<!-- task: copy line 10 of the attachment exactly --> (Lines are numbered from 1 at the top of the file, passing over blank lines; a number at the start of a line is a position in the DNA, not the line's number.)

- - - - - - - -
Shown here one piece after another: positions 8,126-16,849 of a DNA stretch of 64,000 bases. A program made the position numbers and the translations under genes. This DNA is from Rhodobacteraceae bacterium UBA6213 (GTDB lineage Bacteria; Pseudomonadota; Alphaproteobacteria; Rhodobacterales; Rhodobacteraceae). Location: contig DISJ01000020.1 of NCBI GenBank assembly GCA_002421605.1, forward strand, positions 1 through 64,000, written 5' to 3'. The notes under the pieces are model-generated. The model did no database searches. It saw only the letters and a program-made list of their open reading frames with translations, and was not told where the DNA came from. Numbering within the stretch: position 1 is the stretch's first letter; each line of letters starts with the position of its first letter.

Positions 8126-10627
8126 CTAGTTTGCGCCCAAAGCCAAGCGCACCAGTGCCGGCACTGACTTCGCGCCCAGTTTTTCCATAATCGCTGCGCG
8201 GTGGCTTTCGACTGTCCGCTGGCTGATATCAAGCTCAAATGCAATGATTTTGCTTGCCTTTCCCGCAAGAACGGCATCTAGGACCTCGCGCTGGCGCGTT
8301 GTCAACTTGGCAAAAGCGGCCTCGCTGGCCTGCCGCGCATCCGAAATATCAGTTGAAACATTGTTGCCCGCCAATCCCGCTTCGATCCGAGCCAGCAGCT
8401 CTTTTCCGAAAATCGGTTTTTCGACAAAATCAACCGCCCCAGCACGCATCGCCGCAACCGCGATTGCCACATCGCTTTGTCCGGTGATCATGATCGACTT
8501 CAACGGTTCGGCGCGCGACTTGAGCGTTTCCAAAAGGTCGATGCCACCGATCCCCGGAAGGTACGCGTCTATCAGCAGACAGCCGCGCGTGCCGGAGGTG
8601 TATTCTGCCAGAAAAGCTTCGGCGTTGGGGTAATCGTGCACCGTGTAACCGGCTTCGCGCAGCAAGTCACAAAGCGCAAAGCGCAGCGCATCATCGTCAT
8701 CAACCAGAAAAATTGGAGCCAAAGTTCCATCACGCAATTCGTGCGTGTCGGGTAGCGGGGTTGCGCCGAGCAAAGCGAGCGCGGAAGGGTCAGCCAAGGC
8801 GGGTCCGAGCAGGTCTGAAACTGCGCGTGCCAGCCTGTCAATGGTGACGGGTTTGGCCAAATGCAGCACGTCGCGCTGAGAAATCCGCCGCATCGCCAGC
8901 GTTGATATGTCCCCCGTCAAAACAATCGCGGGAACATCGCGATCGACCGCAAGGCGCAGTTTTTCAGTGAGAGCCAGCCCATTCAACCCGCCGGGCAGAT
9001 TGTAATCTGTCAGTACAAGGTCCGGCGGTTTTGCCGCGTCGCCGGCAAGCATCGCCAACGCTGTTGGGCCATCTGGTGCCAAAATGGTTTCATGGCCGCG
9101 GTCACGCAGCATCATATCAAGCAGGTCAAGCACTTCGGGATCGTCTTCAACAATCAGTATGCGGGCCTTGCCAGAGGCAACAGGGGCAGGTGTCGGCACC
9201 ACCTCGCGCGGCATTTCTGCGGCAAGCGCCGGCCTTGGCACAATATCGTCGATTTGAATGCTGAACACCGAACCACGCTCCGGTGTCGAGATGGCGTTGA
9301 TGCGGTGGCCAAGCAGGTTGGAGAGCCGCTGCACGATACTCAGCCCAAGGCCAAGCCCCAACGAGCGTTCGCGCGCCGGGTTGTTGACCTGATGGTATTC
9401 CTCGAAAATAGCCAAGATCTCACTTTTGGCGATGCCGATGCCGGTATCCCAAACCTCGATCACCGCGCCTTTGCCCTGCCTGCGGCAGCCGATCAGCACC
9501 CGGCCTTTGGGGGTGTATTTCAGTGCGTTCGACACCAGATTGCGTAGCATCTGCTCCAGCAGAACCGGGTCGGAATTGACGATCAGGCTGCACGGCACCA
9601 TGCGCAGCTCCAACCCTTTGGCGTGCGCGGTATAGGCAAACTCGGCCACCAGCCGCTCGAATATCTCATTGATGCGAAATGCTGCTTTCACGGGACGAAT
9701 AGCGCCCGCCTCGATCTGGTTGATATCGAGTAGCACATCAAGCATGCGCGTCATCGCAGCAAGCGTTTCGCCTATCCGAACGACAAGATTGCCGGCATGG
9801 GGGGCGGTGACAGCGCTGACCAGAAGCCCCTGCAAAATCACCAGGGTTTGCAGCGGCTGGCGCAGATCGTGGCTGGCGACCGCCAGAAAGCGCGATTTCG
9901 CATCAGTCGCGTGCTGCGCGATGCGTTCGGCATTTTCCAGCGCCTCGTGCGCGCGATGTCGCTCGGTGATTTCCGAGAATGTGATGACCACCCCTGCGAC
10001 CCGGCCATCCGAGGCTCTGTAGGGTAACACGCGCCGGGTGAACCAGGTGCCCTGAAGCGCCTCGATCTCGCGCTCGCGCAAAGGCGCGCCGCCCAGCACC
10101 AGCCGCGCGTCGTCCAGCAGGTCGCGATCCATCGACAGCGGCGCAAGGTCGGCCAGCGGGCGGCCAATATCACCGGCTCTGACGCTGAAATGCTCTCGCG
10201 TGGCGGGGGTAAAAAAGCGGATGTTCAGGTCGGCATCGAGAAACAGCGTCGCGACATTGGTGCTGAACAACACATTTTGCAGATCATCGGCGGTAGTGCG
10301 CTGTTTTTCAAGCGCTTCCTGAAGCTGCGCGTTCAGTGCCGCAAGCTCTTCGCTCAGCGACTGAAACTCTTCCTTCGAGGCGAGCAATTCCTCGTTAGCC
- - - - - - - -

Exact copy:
8801 GGGTCCGAGCAGGTCTGAAACTGCGCGTGCCAGCCTGTCAATGGTGACGGGTTTGGCCAAATGCAGCACGTCGCGCTGAGAAATCCGCCGCATCGCCAGC